Soccer missionaries

YAVUZ I. GONULSEN Aug. 2, 1936-Feb.7, 2021 AYDIN O. GONULSEN Feb. 15, 1943-July 6, 2021

click to enlarge Aydin, left, and Yavuz Gonulsen
Aydin, left, and Yavuz Gonulsen

In the 1960s, missionaries from such foreign places as Greece and England and South America and New York City landed on Springfield's barbarian shore. They introduced to the natives a new gospel that had conquered the rest of the world – soccer. Some had been players at home, others just fans, but all loved the game and like all enthusiasts wanted everyone in their adopted home to love it too.

Fittingly they spread the word via the local branch of the Young Men's Christian Association, which sponsored a men's team whose members became organizers, referees and coaches to build their new church. Prominent among them were the Gonulsen brothers, Yavuz and Aydin, proud sons of Izmir, Turkey (the famed ancient city of Smyrna), on Turkey's Aegean coast.

Yavuz was born in 1936. He came to America in the 1950s and earned a degree in civil engineering from Oklahoma State University. He came to Springfield to work for the Illinois Department of Transportation, where he stayed for more than 40 years. (Fittingly, he was a bridge builder.) IDOT in those days was the closest thing that Springfield still had to an ethnic neighborhood, and several of the founding fathers of the city's soccer movement worked there.

The Gonulsens did more than preach the gospel. They and members of the Y Soccer Club ministered to the ignorant through workshops and summer camps and did good works in the form of coaching and refereeing, even lining and mowing the fields. They importuned the powers that be to set up varsity school teams and, when District 186 balked, the club promised to supply volunteer referees and coaches and raised money for facilities.

Yavuz was a keen athlete away from his desk – he was a member of the Springfield Road Runners and the Springfield Ski Club and ran a dozen marathons – but soccer was his boyhood game. In 1977 I described in these pages a typical game in which Yavuz managed to be match official and coach and cheerleader in a game between teams of under-8-year-olds playing in the Y's youth soccer league. I noted how, after he'd blown a whistle signaling an improper throw-in, he might offer a few words of advice to the child on how to do it right next time, perhaps even a demonstration, adding, "He yells encouragement – 'ya, ya' – as he scrambles over the pitch, stopping ya, ya here and there to inquire after the health of a fallen player, leading the charge at halftime on chilly days to the refreshment stand for hot chocolate. He is much loved by the soccer people."

If Yavuz was, as many referred to him, the grandfather of soccer in Springfield, his six-years-younger brother, Aydin, was a creature of the game. An All-American player at North Carolina's Warren Wilson College, where he set the school's single-season goal-scoring record, Aydin from 1968 to 1976 was the coordinator of the YMCA youth soccer program and the first athletic director and head soccer coach at the then-Sangamon State University (in 1977), which he led to three national championships. The National Association of Intercollegiate Athletics, the small-college NCAA, twice named him national Coach of the Year and inducted him into its hall of fame in 2000 for his life achievements as a coach, recruiter and international ambassador for the sport. In 2002 Aydin also was inducted into the Springfield Sports Hall of Fame.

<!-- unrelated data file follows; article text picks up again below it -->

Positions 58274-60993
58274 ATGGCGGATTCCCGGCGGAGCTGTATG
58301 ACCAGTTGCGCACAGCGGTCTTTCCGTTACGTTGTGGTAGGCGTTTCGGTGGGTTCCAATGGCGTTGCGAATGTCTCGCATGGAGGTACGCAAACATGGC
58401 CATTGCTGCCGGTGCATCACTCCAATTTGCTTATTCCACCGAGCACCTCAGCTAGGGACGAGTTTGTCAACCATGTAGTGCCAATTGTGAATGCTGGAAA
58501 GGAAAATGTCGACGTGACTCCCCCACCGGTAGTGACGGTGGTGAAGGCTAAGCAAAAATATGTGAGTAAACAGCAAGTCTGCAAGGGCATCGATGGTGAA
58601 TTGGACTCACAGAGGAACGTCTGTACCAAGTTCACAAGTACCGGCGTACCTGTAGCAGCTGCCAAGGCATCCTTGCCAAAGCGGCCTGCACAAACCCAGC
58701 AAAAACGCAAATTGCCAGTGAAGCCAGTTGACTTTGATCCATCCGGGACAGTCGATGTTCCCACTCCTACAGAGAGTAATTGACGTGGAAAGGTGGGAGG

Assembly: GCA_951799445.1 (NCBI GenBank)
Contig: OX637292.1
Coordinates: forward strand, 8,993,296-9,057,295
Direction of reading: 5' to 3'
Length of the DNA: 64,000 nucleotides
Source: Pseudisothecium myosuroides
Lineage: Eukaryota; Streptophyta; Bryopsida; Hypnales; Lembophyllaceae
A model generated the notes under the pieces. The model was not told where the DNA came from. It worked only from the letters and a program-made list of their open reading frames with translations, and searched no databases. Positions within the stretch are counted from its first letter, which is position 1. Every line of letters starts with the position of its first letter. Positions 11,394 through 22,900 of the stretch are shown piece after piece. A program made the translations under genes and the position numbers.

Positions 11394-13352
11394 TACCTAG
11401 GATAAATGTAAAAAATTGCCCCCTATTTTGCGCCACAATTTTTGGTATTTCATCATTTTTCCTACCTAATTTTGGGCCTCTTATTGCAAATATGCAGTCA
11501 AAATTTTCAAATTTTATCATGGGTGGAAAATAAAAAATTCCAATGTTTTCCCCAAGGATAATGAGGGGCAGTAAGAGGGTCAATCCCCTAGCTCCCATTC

Whatever his passport said, Aydin was a familiar American type. He worked his way through college but disdained a life at a desk. Aydin was a soccer entrepreneur, a proselyte, a hustler. (Said one player about his recruiting pitch, "He could sell a tank on a used car lot.") He built a team from scratch, a collegiate program, soccer camps, even a stadium for SSU, and in the process built a career for himself.

Like most brothers, the Gonulsens were not much alike. In the Y team, it was probably inevitable that the older brother would be the team manager, the rule-giver, while the younger and brasher one was the show-off star player. Yavuz was kind (off the field anyway), soft-spoken and reserved, Aydin voluble and emotional, Yavuz dapper in tweeds and turtlenecks, Aydin more comfortable in a tracksuit.

To reflect on the lives of the Gonulsen brothers is to reflect on the ways that immigrants have made and continue to enrich Springfield life. Yavuz certainly did. He once remarked to a colleague that the work of him and his brother and their soccer compatriots in building the game in the capital was "our contribution to America." It's a little late now, but thank you.

James Krohe Jr., a founding scribe for Illinois Times, was famous in the 1980s for the Saturday morning parties he hosted at his Monroe Street home to watch international soccer on TV.

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